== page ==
The Tragical History of Doctor Faustus (1604)
- Hell hath no limits, nor is circumscrib'd
- In one self place; but where we are is hell,
- And where hell is, there must we ever be.
- If we say that we have no sin
- We deceive ourselves, and there is no truth in us.
- Why then, belike, we must sin,
- And consequently die.
- Ay, we must die an everlasting death.
- Why, this is hell, nor am I out of it.
- Think'st thou that I saw the face of God
- And tasted the eternal joys of heaven,
- Am not tormented with ten thousand hells
- In being deprived of everlasting bliss?
- What doctrine call you this, Che sera, sera,
- What will be, shall be? Divinity, adeau!
- He that is grounded in astrology,
- Enrich'd with tongues, well seen in minerals,
- Hath all the principles magic doth require.
How! My soul to the devil for a shoulder of mutton, though 'twere blood-raw! Not so, good friend: by'r lady, I had need have it well roasted, and good sauce to it, if I pay so dear.
Marriage is but a ceremonial toy.
- Hell strives with grace for conquest in my breast.
- What shall I do to shun the snares of death?
- Thinkest thou heaven is such a glorious thing?
- I tell thee, 'tis not half so fair as thou,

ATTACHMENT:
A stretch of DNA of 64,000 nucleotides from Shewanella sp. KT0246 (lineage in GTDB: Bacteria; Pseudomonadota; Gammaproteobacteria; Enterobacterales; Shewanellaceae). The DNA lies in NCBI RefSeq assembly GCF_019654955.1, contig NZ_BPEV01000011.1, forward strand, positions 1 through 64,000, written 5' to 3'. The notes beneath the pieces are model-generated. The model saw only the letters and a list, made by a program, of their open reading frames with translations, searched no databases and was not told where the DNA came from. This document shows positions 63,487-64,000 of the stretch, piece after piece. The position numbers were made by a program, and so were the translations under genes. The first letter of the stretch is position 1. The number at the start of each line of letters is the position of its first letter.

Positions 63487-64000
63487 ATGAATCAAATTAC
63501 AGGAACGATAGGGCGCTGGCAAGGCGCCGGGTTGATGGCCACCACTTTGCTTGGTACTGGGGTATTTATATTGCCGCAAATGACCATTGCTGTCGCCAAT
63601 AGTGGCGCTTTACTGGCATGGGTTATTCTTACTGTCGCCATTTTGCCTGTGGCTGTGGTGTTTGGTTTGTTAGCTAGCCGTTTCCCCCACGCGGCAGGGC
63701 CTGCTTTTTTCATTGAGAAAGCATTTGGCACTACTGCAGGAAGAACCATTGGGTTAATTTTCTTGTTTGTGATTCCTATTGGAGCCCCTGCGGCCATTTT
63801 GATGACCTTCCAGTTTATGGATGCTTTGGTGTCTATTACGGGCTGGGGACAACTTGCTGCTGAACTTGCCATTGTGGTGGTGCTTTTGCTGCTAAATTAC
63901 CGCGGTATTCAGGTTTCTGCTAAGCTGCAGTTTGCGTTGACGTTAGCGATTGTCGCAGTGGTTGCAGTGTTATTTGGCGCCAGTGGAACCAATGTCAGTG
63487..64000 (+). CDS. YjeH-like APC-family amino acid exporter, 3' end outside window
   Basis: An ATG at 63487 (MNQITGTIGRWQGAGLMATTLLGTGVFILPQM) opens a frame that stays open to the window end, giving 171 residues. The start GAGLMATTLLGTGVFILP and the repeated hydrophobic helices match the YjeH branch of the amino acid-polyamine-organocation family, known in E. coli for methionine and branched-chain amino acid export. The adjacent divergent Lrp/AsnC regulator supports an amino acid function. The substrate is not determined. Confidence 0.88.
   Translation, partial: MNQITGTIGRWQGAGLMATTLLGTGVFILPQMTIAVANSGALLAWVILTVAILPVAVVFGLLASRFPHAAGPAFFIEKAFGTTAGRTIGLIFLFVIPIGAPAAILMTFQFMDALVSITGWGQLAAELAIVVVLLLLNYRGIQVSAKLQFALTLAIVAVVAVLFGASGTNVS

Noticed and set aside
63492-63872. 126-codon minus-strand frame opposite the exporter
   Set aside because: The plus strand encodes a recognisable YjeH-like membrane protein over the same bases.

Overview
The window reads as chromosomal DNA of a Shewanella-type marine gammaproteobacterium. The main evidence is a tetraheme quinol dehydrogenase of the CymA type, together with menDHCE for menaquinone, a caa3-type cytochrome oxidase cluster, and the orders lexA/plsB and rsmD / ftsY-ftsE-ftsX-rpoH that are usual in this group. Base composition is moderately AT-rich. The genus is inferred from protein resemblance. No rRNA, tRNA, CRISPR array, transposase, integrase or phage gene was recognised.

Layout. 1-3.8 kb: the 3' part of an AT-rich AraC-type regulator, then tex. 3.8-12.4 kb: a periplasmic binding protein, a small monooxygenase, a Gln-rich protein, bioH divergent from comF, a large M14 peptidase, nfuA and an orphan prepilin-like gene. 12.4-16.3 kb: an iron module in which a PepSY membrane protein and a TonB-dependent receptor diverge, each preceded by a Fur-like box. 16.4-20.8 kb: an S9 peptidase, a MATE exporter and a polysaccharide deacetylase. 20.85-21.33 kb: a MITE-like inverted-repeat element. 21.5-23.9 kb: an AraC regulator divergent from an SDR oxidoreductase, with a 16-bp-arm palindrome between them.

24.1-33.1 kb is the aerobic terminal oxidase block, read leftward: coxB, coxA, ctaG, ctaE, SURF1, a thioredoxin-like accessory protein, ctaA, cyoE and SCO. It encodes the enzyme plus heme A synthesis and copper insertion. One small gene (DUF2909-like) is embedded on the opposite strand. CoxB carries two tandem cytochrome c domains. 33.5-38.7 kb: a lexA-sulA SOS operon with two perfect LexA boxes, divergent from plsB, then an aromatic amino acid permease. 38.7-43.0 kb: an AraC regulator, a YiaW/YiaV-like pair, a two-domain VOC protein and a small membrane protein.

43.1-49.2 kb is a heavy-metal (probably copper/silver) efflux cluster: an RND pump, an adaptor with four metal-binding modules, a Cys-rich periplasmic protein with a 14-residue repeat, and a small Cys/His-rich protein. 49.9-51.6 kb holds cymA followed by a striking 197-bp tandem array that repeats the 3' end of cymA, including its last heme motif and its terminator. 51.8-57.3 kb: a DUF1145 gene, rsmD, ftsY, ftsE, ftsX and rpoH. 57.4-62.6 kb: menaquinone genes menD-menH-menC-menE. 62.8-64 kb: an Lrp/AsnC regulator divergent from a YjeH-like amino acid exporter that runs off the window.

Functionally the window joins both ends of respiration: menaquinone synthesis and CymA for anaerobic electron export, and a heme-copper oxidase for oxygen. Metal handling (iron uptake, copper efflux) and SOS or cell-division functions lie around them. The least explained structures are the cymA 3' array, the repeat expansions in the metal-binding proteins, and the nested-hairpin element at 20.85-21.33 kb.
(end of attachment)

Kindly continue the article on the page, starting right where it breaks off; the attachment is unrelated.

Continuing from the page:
- Or any man that breathes on earth.
I am Pride. I disdain to have any parents. I am like to Ovid's flea; I can creep into every corner of a wench; sometimes, like a perriwig, I sit upon her brow; or, like a fan of feathers, I kiss her lips; indeed, I do--what do I not? But, fie, what a scent is here! I'll not speak another word, except the ground were perfumed, and covered with cloth of arras.
I am Envy, begotten of a chimney-sweeper and an oyster-wife. I cannot read, and therefore wish all books were burnt. I am lean with seeing others eat. O, that there would come a famine through all the world, that all might die, and I live alone! Then thou shouldst see how fat I would be.
- Time doth run with calm and silent foot,
- Shortening my days and thread of vital life.
- Ah, stay, good Faustus, stay thy desperate steps!
- I see an angel hovers o'er thy head,
- And, with a vial full of precious grace,
- Offers to pour the same into thy soul:
- Then call for mercy, and avoid despair.
- My God, my God, look not so fierce on me!
- Adders and serpents, let me breathe a while!
- Ugly hell, gape not! come not, Lucifer!
- I'll burn my books!--Ah, Mephistophilis!
When all is done, divinity is best.
- Cut is the branch that might have grown full straight,
- And burned is Apollo's laurel bough,
- That sometime grew within this learned man.
- Faustus is gone. Regard his hellish fall,
- Whose fiendful fortune may exhort the wise
- Only to wonder at unlawful things,
- Whose deepness doth entice such forward wits,
- To practise more than heavenly power permits.
More Christopher Marlowe Quotes